The page URLs should reflect the content of the web page. Here again, the ideal is to insert the keyword you are aiming for. Avoid complex website structures – your users should be able to easily understand the structure of your website by simply reading the URL.
An SSL certificate is used to secure a website as well as any data it may transfer. Google considers this so important that it prioritizes HTTPS secure sites for SEO. Hence, obtaining a security certificate for your site will help your SEO ranking and prevent the loss of visitors. In addition, some browsers, such as Google Chrome, display a message which indicates that the site does not have a valid SSL certificate and therefore can’t be trusted before the visitor can even enter it.
Step 4: Content
Bruno Lalonde, Marketing Director
Once the strategy has been validated, the user experience is functioning well and the relevant keywords have been identified, it’s time for the content creation stage. Content for your target audience must take into account the personas targeted by your organization, search trends and, of course, the product or service you offer.
Creating content that resonates with the user is one of the most difficult stages of any project. Content creation can often draw attention to a lack of alignment in the organization. That’s why it’s so important to have key messages, personas and a clear offer to avoid conflicts between operations, sales and marketing during the website redesign or, even worse, after the project has been completed. Of course, there’s always room for improvement and content may be modified afterwhile.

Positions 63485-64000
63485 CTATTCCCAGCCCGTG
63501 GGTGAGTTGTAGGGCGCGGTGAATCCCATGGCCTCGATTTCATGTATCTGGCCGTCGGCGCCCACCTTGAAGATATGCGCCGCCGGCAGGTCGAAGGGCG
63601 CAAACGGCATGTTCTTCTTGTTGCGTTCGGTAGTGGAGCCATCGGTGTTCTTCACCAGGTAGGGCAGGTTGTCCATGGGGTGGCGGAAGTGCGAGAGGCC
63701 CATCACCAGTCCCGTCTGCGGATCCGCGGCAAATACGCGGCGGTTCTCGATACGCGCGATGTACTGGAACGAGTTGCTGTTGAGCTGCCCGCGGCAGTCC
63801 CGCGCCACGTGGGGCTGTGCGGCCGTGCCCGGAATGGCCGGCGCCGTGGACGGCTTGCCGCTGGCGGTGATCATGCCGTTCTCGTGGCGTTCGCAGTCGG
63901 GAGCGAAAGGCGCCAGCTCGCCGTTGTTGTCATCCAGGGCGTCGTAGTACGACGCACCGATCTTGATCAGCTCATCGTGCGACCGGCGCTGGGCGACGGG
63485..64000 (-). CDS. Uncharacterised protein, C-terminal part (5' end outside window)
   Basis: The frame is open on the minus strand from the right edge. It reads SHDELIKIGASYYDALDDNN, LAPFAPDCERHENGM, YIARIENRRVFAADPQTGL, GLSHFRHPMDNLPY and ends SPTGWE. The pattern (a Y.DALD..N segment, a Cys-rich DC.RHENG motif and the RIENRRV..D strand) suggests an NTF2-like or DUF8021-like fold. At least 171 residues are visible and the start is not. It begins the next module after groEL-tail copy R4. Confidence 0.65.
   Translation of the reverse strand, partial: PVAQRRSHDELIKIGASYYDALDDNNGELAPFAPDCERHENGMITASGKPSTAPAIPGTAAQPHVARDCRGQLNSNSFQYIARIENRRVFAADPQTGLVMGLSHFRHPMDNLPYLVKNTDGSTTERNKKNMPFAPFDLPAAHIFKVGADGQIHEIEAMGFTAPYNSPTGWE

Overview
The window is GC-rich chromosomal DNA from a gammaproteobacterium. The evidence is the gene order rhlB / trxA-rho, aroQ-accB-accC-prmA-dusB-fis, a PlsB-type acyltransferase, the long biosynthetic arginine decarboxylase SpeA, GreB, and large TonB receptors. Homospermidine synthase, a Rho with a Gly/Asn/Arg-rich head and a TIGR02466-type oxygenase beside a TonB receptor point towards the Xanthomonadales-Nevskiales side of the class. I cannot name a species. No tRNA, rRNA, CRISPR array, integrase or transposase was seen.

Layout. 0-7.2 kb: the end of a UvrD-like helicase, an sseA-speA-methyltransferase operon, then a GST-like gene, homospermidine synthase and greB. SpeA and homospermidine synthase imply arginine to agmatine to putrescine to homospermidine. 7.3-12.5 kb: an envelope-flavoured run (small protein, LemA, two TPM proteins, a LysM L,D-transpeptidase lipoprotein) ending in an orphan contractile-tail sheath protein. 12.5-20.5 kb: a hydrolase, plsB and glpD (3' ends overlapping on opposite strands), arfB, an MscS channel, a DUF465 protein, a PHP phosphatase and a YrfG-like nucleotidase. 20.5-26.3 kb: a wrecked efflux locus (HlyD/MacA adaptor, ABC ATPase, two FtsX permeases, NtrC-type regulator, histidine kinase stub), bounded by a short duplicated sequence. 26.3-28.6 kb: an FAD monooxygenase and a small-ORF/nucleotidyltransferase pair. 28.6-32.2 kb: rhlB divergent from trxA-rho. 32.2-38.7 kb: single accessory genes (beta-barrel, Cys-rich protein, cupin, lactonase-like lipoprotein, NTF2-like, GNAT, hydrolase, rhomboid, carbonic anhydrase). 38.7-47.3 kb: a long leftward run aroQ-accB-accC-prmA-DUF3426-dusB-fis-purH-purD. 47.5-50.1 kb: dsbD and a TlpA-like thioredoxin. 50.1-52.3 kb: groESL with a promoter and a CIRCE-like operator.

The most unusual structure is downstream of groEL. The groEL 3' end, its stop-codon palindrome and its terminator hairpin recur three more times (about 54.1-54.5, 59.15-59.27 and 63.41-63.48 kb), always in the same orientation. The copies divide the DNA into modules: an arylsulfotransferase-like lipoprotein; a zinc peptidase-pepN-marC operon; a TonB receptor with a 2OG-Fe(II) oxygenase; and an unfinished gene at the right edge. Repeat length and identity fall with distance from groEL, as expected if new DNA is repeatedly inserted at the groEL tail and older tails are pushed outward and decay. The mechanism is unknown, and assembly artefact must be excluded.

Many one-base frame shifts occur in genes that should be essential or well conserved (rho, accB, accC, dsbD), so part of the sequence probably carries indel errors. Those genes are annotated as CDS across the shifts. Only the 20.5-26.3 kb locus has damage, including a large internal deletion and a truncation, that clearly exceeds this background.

As you develop your content, be sure to advocate the customer’s interests first and foremost. The reading experience must be aligned with what the customer had been searching for. Knowing exactly what your website’s visitors are looking for is difficult. Hence, you need to ensure that your copy is relevant and to the point. The end goal is to provide “… the right content, at the right time, to the right person”. Since it is difficult, even impossible in some cases, to do this, it is more important to ensure that your content is easily found, is well indexed, the URL is easy to remember and links to your site can be quickly saved for future reference. In this way, even if your visitor is in a hurry when they stumble across your page, your content can be found easily and consumed later when they have more time to digest it.
There are 4 types of pages.
The purpose of a navigation page is to direct people to content they are currently searching for. Examples include the home page, landing pages and image galleries.
Content pages make up the major part of your site. They are the primary reason people visit as they provide information related to the visitor’s interests. These pages will likely be discovered through keyword search results that invite the visitor to click on an organic link. Examples include articles and product pages.